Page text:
While cabbage, potatoes and other traditional vegetables have long been the celebrated mainstays of Alaska agriculture, marijuana may soon overtake them all.
According to a new report from the Alaska Department of Labor, agriculture was one of the few business sectors that didn’t lose jobs during the pandemic, and that’s largely because of the explosion of marijuana shops and greenhouses around the state.
The small but quickly expanding industry added 73 jobs from 2019 to 2020.
“That was slower than it grew the year before, but that it grew at all in 2020, when big losses were the norm, is notable,” the October issue of Trends magazine states. “The marijuana industry has boomed since 2016, the year businesses got a foothold after legalization, growing 524 percent.”
The state report predicts that the weed industry will continue to skyrocket as it expands into smaller markets across the state. The bulk of those jobs will be in greenhouse grow operations.
“We project the broader agriculture sector will add 657 new jobs from 2020 to 2030, with 578 of those in greenhouses — a massive 86.4 percent growth rate for greenhouses and 42.9 percent for agriculture overall,” the report states.
The report further notes that farming, fishing, and forestry will add the most jobs proportionally, at a projected 38.2 percent, but that’s largely due to marijuana.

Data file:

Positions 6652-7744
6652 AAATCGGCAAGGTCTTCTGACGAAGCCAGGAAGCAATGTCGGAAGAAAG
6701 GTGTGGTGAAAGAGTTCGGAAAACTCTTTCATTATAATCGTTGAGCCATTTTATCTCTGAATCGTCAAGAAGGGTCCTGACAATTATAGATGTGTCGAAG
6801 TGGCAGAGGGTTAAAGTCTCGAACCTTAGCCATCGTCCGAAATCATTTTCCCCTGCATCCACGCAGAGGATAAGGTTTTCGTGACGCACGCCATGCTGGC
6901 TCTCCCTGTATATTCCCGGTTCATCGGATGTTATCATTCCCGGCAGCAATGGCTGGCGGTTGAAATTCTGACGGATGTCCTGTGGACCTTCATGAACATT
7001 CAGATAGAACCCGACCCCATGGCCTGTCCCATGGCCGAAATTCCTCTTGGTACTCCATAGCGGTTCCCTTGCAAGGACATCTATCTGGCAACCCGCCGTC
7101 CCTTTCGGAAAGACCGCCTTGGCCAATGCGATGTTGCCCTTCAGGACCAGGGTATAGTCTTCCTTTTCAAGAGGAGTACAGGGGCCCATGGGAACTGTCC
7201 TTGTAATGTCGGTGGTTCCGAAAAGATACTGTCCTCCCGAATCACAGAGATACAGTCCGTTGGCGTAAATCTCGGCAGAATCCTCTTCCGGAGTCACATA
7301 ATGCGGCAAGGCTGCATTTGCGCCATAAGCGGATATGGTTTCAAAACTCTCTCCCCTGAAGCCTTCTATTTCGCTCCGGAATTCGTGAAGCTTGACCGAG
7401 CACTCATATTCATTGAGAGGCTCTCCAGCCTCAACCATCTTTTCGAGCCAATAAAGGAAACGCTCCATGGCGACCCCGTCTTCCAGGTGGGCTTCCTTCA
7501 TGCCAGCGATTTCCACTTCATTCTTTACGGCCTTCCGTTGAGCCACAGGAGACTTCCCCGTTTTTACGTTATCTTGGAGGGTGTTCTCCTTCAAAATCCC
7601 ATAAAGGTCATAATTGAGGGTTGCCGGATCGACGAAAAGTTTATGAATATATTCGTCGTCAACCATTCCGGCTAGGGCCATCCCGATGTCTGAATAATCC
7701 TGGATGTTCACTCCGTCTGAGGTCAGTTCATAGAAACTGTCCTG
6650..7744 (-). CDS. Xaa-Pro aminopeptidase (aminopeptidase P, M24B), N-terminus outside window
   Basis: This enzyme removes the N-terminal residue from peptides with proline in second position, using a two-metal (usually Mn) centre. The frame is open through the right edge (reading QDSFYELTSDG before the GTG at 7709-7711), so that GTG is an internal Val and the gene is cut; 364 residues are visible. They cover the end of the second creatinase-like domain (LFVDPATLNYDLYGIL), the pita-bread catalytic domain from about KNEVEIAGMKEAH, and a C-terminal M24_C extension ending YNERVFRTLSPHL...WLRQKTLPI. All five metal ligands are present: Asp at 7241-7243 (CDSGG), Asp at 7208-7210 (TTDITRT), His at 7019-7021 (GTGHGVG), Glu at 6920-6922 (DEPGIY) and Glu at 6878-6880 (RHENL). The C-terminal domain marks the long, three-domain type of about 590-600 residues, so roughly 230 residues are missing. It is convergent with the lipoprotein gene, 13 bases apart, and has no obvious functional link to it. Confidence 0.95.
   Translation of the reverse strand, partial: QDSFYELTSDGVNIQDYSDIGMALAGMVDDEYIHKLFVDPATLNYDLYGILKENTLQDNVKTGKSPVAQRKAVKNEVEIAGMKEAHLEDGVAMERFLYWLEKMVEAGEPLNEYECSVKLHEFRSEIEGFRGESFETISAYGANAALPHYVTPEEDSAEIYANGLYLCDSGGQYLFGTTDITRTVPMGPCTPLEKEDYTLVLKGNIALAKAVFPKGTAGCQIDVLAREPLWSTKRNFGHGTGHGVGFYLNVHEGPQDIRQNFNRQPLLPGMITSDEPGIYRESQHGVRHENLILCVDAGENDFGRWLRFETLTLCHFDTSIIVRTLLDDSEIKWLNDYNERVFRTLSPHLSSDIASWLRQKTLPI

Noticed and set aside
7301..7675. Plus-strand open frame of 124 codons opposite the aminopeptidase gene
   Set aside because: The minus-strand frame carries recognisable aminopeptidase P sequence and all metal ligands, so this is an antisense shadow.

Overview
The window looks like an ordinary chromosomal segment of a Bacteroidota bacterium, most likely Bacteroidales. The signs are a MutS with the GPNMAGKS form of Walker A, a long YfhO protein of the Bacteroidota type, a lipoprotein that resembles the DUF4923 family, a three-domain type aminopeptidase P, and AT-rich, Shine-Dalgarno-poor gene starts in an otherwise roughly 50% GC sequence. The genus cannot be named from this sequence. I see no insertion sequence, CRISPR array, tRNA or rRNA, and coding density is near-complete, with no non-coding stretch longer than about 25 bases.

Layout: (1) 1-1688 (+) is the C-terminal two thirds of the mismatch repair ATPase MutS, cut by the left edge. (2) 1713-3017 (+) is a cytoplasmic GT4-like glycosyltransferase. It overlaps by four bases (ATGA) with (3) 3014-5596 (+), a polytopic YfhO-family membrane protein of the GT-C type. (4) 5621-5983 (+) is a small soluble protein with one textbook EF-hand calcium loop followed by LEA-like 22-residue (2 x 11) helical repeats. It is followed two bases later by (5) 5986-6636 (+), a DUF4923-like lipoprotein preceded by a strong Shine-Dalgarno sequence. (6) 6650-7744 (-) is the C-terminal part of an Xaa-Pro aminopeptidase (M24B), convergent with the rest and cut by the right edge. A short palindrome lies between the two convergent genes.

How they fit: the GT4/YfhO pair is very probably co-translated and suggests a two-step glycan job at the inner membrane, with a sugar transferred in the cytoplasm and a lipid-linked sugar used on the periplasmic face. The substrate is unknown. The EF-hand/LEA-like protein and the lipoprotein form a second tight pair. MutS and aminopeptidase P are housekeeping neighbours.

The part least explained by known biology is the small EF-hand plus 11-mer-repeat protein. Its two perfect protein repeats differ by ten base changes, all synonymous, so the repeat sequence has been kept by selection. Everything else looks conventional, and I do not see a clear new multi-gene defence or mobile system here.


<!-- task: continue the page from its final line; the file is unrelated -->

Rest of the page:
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“Though still relatively small, this category has skyrocketed since legalization established the industry throughout Alaska,” the report observes. “Its dominant occupation is farmworkers and laborers (crop, nursery, and greenhouse), which represents about 40 percent of marijuana employment but 78 percent of its projected growth between 2020 and 2030.”
While supporters of legal marijuana claim it brings health benefits and increases tax revenue, critics of widespread marijuana consumption say it impairs short-term memory, increases engagement in risky behaviors and impairs driving.
Others warn that heavy and long-term cannabis use in adolescents carries substantial risks, including altered brain development, adverse psychological outcomes and mental illness. A recent report in Tablet notes that modern-day marijuana is unrecognizable to that of the 1960s. The now edible, vapeable, and drinkable cannabis-based products are far more potent than the weed of decades past. “Addiction medicine doctors and relatives of addicts say it has become a hardcore drug, like cocaine or methamphetamines,” Tablet reports. “Chronic use leads to the same outcomes commonly associated with those harder substances: overdose, psychosis, suicidality. And yet it’s been marketed as a kind of elixir and sold like candy for grown-ups.”
Since widespread legalization of recreational marijuana is a relatively recent phenomenon, there remains a shortage of long-term studies about the affects of increased consumption on society.